Eagle Staff Report
The Star of the Republic Museum’s new exhibit, “So Others Might Follow: Four Centuries of Maps That Define Texas,” will open Saturday and will illustrate through maps the evolution of Texas over four centuries, both topographically and politically, under seven flags. It runs until February 15, 2019.
The exhibition includes 20 maps spanning three centuries from the world’s most famous cartographers.
The maps in the exhibit focus on the ever-changing shape of Texas in the years from the early 1500s to the late 1800s, encompassing the years before it was the Republic of Texas through the days after it was ‘she achieved statehood in the United States and through the Civil War.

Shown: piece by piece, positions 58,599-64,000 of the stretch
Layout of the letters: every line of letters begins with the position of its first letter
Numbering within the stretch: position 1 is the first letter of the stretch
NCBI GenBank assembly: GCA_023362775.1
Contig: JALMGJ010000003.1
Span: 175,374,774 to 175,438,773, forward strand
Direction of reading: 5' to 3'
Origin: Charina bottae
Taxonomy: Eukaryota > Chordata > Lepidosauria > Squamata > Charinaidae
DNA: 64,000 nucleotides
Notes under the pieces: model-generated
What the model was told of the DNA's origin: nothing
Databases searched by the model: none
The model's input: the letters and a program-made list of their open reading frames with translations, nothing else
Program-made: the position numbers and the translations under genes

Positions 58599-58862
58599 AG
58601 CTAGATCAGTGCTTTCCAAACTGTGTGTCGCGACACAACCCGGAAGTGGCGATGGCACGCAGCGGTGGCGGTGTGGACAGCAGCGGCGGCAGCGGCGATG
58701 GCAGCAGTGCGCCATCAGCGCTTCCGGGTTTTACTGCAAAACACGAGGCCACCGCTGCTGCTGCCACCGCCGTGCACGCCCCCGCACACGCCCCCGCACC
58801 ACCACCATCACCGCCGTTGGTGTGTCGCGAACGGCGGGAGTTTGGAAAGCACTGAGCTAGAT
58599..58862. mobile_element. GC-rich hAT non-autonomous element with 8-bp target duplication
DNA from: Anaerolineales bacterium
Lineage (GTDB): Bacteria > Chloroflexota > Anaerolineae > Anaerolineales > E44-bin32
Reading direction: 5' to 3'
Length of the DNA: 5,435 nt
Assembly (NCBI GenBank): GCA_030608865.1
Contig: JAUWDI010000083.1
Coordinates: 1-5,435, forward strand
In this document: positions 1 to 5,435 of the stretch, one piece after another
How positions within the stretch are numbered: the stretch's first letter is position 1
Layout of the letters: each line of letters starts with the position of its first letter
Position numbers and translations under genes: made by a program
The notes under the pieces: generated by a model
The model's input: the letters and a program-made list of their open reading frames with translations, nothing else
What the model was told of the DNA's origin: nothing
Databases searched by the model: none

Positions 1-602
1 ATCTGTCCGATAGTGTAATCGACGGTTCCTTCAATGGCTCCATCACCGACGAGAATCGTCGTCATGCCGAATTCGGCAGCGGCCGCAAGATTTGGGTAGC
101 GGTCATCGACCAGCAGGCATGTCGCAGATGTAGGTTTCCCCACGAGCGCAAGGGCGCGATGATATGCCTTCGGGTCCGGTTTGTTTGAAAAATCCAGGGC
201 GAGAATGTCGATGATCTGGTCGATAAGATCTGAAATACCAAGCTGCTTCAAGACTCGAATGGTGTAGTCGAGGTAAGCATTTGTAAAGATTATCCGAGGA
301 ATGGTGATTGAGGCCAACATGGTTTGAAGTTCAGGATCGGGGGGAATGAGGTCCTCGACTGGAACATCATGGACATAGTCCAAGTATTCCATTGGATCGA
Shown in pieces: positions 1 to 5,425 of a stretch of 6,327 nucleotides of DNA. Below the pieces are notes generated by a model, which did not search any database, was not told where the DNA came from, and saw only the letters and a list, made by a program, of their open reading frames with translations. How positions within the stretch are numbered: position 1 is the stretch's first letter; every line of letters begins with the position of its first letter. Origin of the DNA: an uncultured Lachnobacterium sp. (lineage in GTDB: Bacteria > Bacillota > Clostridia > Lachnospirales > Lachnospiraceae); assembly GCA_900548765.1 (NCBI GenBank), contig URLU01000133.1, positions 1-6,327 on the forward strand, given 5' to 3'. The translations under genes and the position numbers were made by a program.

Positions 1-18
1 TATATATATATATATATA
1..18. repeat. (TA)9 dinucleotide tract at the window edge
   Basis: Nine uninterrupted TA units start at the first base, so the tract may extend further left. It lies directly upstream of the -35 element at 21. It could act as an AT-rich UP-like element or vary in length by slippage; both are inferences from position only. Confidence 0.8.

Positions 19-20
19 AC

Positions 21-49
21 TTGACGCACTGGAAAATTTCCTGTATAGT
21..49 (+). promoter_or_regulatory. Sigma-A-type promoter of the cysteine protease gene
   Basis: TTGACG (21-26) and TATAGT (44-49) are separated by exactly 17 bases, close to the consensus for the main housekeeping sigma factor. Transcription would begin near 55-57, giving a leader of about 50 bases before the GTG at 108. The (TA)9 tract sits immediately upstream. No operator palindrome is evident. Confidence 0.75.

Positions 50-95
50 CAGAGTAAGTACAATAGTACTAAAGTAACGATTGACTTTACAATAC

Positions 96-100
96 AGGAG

During this period, Texas claimed more than half of New Mexico, the panhandle of Oklahoma, the lower left corner of Kansas, large parts of Colorado, and even a small part of Wyoming. It wasn’t until five years after Texas joined the United States that it accepted the borders it has today as part of the Compromise of 1850.
“The distinctive shape of Texas is a well-known symbol to millions of people around the world – a shape that has been crafted over hundreds of years by explorers and mapmakers,” said Houston McGaugh, director of the Star of the Republic Museum. “With each passing year, another river has been mapped or another route begun. Fortunately, the Star of the Republic Museum’s collection reflects these changes in its four centuries of maps assembled for this exhibit.”